From banking to real estate to security, the Business Journal tips its hat to some of L.A.’s celebrated chief execs.
President and Chief Executive - Center for Nonprofit Management
As head of the Center for Nonprofit Management, a management consultant to Los Angeles-area non-profits, Regina Birdsell is known as a bridge builder. She’s admired for her communication skills – she’s a former journalism professor at USC’s Annenberg School – and the value that she brings to non-profits through collaborative efforts. “Regina is a highly strategic thinker who understands how the pieces of the chessboard should work together,” said David Porges, a community involvement leader at Deloitte Services LP, who has worked with her frequently since 2006. “She believes strongly in the benefits of collaboration and has been an instrument for that. She also understands that, in order to get anything done, you have to be able to communicate clearly and she’s really good at that.”
Age and birthplace:
USC, B.A. in journalism, M.S.W. in public administration,
What does it take to be a successful boss?
Hiring smart people you trust and respect and then listening to what they have to say before you make a decision.
What is your management philosophy?
I never liked being micromanaged, I feel it kills motivation. Instead I see myself as the coach of the team but it is up to them to determine how to get things done. I like to set goals that stretch people beyond their own expectations. I really enjoy watching them surprise themselves. It builds confidence and sets the stage to tackle the next big challenge.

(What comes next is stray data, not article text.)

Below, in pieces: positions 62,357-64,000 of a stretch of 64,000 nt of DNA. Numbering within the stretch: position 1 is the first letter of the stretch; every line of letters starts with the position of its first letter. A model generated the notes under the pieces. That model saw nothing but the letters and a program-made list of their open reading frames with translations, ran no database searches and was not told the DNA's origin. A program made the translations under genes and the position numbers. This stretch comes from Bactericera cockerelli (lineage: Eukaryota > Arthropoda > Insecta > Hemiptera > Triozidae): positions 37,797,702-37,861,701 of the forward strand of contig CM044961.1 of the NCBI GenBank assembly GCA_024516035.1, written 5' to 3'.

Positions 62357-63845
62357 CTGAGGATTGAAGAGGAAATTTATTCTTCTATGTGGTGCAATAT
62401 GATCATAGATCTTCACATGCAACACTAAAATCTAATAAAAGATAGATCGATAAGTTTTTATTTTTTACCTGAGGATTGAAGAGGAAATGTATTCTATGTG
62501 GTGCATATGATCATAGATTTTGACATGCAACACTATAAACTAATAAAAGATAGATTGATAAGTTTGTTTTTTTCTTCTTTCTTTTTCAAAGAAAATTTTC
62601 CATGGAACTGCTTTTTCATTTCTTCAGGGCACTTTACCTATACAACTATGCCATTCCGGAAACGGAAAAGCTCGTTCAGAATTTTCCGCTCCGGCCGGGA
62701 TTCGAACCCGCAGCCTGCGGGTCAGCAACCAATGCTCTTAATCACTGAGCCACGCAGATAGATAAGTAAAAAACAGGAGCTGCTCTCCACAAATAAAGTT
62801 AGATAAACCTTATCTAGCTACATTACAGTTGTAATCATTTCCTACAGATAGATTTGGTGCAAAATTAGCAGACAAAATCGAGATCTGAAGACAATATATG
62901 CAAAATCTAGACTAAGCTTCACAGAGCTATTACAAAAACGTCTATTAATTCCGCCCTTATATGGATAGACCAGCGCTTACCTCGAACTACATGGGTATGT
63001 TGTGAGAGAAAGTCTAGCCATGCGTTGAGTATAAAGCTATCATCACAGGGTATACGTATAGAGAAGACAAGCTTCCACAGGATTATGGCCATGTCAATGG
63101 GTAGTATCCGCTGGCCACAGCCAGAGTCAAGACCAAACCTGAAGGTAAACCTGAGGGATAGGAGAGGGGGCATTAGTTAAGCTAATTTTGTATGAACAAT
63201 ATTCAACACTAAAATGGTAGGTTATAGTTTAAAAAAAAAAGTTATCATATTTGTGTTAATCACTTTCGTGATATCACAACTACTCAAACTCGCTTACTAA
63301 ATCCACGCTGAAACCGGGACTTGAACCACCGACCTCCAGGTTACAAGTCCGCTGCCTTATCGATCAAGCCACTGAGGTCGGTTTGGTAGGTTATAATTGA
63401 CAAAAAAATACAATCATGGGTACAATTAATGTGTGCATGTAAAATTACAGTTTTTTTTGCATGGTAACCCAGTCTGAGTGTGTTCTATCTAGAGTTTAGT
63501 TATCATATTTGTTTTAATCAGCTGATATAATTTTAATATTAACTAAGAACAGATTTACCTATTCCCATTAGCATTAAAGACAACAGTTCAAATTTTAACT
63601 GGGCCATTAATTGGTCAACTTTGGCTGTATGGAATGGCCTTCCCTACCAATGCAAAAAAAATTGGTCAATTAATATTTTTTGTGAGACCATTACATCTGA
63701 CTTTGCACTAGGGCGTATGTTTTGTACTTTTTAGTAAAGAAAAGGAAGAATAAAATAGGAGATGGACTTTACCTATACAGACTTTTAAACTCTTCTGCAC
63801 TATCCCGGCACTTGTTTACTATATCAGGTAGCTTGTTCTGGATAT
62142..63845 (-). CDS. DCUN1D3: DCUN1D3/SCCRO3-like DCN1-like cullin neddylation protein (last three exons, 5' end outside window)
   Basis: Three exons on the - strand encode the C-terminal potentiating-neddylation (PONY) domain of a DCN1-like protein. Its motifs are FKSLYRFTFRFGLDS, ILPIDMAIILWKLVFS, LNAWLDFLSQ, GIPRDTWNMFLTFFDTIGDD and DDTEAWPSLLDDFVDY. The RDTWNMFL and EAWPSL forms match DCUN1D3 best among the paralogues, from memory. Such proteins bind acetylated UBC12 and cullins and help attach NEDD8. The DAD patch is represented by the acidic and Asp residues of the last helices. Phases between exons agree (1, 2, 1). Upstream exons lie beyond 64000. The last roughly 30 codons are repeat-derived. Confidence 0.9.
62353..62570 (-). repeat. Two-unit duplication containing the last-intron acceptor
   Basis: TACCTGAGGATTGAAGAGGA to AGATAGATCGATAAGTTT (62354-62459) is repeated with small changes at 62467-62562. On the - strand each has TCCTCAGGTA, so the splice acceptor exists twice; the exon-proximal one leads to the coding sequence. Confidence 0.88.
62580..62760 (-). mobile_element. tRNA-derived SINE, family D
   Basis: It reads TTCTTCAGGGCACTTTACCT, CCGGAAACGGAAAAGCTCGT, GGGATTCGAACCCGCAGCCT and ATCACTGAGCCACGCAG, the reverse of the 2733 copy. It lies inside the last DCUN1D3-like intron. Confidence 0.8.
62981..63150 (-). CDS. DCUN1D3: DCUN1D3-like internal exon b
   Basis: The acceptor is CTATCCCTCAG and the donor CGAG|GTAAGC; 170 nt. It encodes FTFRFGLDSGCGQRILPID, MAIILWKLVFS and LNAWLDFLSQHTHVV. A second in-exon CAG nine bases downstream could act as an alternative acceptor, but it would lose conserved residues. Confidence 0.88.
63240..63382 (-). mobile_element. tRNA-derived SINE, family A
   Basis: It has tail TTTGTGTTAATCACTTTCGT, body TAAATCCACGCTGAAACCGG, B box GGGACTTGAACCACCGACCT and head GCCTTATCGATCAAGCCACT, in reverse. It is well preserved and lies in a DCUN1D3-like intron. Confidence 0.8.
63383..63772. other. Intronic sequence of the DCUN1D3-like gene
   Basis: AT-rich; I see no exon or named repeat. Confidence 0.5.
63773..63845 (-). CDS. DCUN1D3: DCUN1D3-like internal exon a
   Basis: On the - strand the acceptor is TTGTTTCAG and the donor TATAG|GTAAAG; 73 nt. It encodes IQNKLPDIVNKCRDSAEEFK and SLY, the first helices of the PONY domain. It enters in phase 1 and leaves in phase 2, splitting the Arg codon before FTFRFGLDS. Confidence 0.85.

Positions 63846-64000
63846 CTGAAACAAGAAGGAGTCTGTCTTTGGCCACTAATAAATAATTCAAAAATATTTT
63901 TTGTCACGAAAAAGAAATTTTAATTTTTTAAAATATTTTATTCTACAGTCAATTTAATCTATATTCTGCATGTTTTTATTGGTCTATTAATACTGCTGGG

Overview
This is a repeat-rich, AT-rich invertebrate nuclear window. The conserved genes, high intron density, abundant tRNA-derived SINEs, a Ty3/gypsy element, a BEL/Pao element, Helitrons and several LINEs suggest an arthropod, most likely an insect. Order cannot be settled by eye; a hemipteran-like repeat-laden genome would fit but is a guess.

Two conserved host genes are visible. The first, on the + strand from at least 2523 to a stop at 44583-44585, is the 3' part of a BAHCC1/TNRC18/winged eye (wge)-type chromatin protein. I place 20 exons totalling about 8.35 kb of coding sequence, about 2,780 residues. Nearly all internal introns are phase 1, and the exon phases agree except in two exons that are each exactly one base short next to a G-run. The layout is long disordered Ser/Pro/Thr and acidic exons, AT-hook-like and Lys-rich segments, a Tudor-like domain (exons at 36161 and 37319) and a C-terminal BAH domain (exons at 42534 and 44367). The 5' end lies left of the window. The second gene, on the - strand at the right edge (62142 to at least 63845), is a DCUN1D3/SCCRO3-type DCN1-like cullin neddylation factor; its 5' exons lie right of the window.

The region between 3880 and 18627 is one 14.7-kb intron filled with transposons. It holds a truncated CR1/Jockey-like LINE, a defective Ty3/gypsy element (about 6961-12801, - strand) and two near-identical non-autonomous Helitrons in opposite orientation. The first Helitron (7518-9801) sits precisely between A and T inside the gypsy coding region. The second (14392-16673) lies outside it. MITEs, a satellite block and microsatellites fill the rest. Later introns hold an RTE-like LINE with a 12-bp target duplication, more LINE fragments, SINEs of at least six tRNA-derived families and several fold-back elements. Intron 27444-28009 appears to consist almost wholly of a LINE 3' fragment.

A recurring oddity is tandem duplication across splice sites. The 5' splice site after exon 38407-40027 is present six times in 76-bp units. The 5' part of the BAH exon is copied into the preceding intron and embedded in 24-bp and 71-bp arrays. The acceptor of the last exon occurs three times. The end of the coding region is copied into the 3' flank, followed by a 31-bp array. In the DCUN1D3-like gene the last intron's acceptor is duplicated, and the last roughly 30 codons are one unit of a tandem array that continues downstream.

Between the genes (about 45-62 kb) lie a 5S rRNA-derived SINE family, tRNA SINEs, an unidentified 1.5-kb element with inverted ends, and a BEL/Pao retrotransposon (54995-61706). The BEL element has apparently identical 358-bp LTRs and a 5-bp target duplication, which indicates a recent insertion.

What are your strengths?
Connecting the dots in creative ways and thinking bigger.
What are your weaknesses?
I get frustrated when things take longer than I think they should.
How do you balance the demands of work with family time?
Not very well. I limit the number of weekend and weekday evening events to keep a better balance.
What’s the best advice you ever got?
Two themes that help me keep the proper perspective: all storms pass and don’t swing at every ball.
They say we learn from our mistakes. What was a big mistake you made and what did you learn from it?
I spent 10 years in the news business and I was used to always making deadlines, trusting your instincts and moving fast. When I left that industry I did not understand that the rest of the world doesn’t move at that pace and I drove my staff crazy rushing from project to project. Eventually I learned it was OK to admit that I didn’t always have an answer right away, and that I would need to think about a course of action before moving ahead.
Something your colleagues don’t know about you:
I get together with my college roommates every year, eat junk food, watch the Miss America Pageant and hope for world peace.
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